1915

It happened this week in 1915

March 13-19: Compiled by Dave Humphrey from the archived newspapers held at the Cranbrook History Centre and Archives

March 13-19: Compiled by Dave Humphrey from the archived newspapers held at the Cranbrook History Centre and Archives

1915

Third contingent leaves … Accompanied by the city band and with the streets lined with hundreds of people the second detachment of men for the third contingent left Cranbrook last Sunday for Victoria.

This contingent is to form part of a regiment of mounted infantry, which is to be sent from British Columbia.

There were twenty-seven young men in the contingent, which comprised much younger men than most of the other contingents and a larger proportion of boys whose parents lived in the district and who have really grown to manhood here.

With the departing of this contingent Cranbrook has now supplied one hundred and sixty-eight men for the contingents, besides a number who enlisted at other points or went to the old country to report for service.

This together with the number of French and British reserve men who were in the district at the outbreak of war and who have reported will total more than two hundred.

Cranbrook certainly has done its part in furnishing men and a great personal interest is felt already in the daily reports from the men at the front.

Some three thousand residents of the city and district were at the train to say good-bye and wish the men God-speed.

The following is a list of the men: G. Anderson.; W. W. Austin.; J. H. Brown; M. Barnhardt; R. C. Brown; D. Brault; W. Benbow; F. J. Cryderman; H. T. Cadwallader; C. Gallamore; B. D. Heard; J. A. Hope; T. Hardy; H. J. Handley; M. H. John; S. Moore; R. McKay; Fred McDonald; Frank G. McDonald; M. C. McNabb; E. J. Nolan; W. O’Neill; A. T. Smoke; D. S. Taylor; A. Williamson; G. Woodery; S. G. Watson.

Chicken thieves … R. T. Williams, of the Reliable Egg Farm, has already had a visit from chicken thieves. Monday night his place was broken into and a number of his early hatched chickens were stolen. Mr. Williams had intended to make a careful study of this batch and try and ascertain if exceptionally early hatched chickens would be any advantage over those hatched in the regular season. He had gone to a lot of trouble only to help out some mean cuss who should be tarred and feathered as an example to others who seem to regard this sort of thing as a big joke.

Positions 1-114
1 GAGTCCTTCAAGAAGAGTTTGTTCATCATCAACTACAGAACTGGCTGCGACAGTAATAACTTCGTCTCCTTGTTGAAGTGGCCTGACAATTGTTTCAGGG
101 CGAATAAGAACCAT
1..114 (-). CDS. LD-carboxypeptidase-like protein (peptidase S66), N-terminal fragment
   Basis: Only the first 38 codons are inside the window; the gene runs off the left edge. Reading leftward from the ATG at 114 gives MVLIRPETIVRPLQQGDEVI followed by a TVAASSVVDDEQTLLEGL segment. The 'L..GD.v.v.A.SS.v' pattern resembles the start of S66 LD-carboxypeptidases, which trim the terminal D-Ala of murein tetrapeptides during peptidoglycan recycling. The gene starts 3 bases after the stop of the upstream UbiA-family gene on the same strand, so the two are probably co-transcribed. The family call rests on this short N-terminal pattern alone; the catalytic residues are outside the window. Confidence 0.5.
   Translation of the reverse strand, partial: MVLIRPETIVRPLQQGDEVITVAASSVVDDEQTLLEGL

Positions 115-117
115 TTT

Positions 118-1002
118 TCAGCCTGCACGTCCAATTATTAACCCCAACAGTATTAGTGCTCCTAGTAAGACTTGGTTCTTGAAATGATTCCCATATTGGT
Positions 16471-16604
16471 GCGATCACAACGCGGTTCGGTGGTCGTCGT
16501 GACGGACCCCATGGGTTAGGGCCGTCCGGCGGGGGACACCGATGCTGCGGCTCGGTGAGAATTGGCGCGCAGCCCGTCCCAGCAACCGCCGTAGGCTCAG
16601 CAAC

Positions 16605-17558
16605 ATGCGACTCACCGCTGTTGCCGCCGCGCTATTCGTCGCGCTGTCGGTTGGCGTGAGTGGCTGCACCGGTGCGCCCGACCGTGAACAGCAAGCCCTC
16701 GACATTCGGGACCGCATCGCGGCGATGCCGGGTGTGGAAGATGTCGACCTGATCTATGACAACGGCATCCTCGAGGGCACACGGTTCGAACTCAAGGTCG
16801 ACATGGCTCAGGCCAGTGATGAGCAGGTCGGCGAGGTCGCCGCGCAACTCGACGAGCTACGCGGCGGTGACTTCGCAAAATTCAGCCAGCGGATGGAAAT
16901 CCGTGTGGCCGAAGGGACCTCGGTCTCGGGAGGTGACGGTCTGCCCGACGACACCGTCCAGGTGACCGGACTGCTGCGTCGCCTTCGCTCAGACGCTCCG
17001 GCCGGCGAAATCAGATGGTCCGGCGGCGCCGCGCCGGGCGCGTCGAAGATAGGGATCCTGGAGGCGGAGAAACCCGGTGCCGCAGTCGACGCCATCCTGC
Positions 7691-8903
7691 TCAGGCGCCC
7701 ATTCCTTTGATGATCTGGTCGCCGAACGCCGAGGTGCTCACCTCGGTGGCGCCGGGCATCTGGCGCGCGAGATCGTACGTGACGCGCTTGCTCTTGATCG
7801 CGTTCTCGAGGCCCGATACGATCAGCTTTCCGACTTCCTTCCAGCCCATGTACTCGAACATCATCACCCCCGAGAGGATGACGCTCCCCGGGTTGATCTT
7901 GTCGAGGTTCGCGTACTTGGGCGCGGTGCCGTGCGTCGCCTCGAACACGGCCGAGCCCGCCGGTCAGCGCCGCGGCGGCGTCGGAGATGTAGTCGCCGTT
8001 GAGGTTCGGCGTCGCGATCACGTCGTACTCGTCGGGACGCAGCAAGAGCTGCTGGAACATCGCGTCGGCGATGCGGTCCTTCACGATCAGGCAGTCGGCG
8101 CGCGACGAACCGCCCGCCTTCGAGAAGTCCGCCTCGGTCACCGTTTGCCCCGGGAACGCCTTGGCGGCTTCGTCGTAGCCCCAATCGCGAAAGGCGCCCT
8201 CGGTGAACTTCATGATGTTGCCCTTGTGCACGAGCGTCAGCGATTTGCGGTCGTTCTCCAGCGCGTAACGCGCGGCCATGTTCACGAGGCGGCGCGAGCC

Disaster avoided … The prompt and cool-headed action of the enginemen on the east and west bound passenger train Saturday afternoon narrowly averted a head-on collision between Ryan and Yahk. A mistake in orders given by Dispatcher P. E. Carman was the cause of the trouble.

Nomination … At a splendidly enthusiastic convention of the Cranbrook District Liberal Association held at Matheson’s hall on last Saturday evening.

Dr. J. H. King was placed in nomination by the Liberals on behalf of all those who are opposed to the McBride government. His nomination came as a surprise to the convention and when the doctor rose to his feet in acknowledgment of the demonstration his name aroused he was tendered an ovation of cheering above which his voice could not be heard for several minutes.

Getting married … Miss Lena Cartwright, sister of Mrs. H. A. McKowan, was the recipient of a shower given by Mrs. W. H. Wilson on Monday afternoon. There were twenty-seven present and Miss Cartwright was the recipient of a large and miscellaneous collection of beautiful gifts, attesting to her great popularity, when she was a teacher in the Cranbrook schools.

She will be married at Erickson, at the home of her parents on Thursday, March 25th. Mr. J. Stanley Peck, a former resident of the city, is the lucky man, and is expected to arrive here the first of next week. They will make their home in Edmonton, where Mr. Peck is employed in the city ticket office of the Canadian Northern.

Soon to be in service … Quartermaster Sergeant Marchant left Sunday with the third contingent and will join a Scotch regiment and will henceforth be on the active service.